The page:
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Tyler Axness: To improve life in N.D., elect more Democrats

Tyler Axness

FARGO—A lot of people have watched John Oliver's segment on North Dakota and our elected leader's lack of reasonable oversight regarding oil development. The show criticized our leaders' inadequate response and lax attitude towards changing realities.

Oliver urged North Dakotans to "be angry (please)" at state government's failure to properly address worker safety, environmental protection and unethical behavior.

Undoubtedly, there are North Dakotans who are angry about these issues. And that's their right. But better than being angry, North Dakotans should be active in holding their elected leaders accountable.

Take, for example, the 2015 legislative session. The makeup of that Legislature was 15 Democrats and 32 Republicans in the Senate and 23 Democrats and 71 Republicans in the House—2-to-1 Republican majorities. Solutions to some of the points Oliver made in his segment were offered by North Dakota Democrats:

▇ Rep. Corey Mock, D-Grand Forks, offered HCR 3060 to ask the voters of this state to vote on and create an Ethics Commission. That failed in the House, 25-68.

▇ Rep. Ben Hanson, D-West Fargo, sponsored HB 1253 to make it illegal for elected officials to use campaign donations for personal use. That failed in the House, 26-65.

▇ Sens. Mac Schneider and Connie Triplett, both Democrats of Grand Forks, introduced SB 2366 to separate the roles of promoter and regulator of the oil industry in the Department of Mineral Resources. That failed in the Senate, 15-32.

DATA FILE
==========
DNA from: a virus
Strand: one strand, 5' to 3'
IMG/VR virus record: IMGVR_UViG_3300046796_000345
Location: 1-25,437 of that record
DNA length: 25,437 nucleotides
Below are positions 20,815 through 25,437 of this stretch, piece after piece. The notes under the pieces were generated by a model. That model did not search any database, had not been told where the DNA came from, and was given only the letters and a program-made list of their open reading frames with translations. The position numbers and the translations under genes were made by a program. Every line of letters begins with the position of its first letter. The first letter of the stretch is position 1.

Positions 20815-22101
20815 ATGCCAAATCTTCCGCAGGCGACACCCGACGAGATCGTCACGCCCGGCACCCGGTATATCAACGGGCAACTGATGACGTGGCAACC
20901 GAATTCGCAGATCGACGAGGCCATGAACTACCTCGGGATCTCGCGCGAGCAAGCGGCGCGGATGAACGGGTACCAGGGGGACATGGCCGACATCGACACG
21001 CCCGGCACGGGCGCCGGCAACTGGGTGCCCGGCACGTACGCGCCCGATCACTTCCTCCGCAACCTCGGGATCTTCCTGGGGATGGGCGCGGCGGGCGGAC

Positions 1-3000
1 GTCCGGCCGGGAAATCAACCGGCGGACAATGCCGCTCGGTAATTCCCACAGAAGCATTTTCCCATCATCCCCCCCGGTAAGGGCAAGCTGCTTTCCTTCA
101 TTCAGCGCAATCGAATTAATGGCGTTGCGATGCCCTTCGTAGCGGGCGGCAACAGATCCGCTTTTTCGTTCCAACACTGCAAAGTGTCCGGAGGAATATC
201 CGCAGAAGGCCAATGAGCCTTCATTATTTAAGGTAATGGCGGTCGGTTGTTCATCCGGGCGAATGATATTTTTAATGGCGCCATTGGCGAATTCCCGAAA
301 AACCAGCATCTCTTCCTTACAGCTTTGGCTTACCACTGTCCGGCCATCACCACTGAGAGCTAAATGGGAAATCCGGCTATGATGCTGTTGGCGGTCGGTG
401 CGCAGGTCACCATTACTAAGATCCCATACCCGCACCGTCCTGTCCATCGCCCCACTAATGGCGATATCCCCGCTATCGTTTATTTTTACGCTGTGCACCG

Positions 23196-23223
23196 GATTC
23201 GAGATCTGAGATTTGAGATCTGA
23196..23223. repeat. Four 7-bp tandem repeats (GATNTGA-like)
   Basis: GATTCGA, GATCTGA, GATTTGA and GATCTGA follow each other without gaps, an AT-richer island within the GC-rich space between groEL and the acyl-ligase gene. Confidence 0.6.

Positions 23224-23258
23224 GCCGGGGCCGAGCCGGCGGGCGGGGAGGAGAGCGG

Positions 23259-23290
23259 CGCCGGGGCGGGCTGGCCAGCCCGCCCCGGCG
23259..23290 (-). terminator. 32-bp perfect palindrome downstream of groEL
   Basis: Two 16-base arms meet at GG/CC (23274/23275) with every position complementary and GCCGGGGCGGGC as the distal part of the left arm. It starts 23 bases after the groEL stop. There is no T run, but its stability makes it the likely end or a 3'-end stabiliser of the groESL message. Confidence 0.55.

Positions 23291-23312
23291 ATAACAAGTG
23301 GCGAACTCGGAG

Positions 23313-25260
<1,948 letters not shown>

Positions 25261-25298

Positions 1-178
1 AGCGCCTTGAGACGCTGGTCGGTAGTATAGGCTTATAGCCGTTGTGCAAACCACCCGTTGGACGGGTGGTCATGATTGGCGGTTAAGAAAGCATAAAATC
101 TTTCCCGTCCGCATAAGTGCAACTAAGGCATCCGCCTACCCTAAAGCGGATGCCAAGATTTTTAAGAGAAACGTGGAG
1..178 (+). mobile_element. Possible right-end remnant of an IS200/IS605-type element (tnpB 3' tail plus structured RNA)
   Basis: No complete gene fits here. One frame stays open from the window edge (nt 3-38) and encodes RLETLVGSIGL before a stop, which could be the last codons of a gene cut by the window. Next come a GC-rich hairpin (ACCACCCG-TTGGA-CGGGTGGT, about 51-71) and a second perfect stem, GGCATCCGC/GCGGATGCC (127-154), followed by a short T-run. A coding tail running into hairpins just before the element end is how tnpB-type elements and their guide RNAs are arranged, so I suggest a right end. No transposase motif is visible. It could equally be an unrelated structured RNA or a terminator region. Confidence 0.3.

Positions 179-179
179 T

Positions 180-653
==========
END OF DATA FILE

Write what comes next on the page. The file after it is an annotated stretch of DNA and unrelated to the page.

▇ I introduced SB 2342 that would make the elected officials of the Industrial Commission—the governor, agriculture commissioner and attorney general—publicly vote on fine reductions rather than avoiding responsibility and hiding behind an underling. That failed in the Senate, 17-30.

All of these sensible solutions were defeated almost entirely on party lines by the Republican supermajority.

Voters now are rightly questioning why these bills were defeated. What are elected officials hiding? Why are they scared of transparency? Were they putting politics over common sense simply because these bills were introduced by Democrats?

Regardless, North Dakotans deserve better than what they've received from Bismarck.

If Herald readers are going to "be angry (please)" as Oliver suggests, I urge them to direct that anger at those who refused to pass common-sense solutions. But anger alone won't address our state's challenges in a way that lives up to North Dakota's opportunities. Instead, we should take that anger and be active (please). Vote them out next November

Axness, a Democrat, represents Fargo in the North Dakota Senate.

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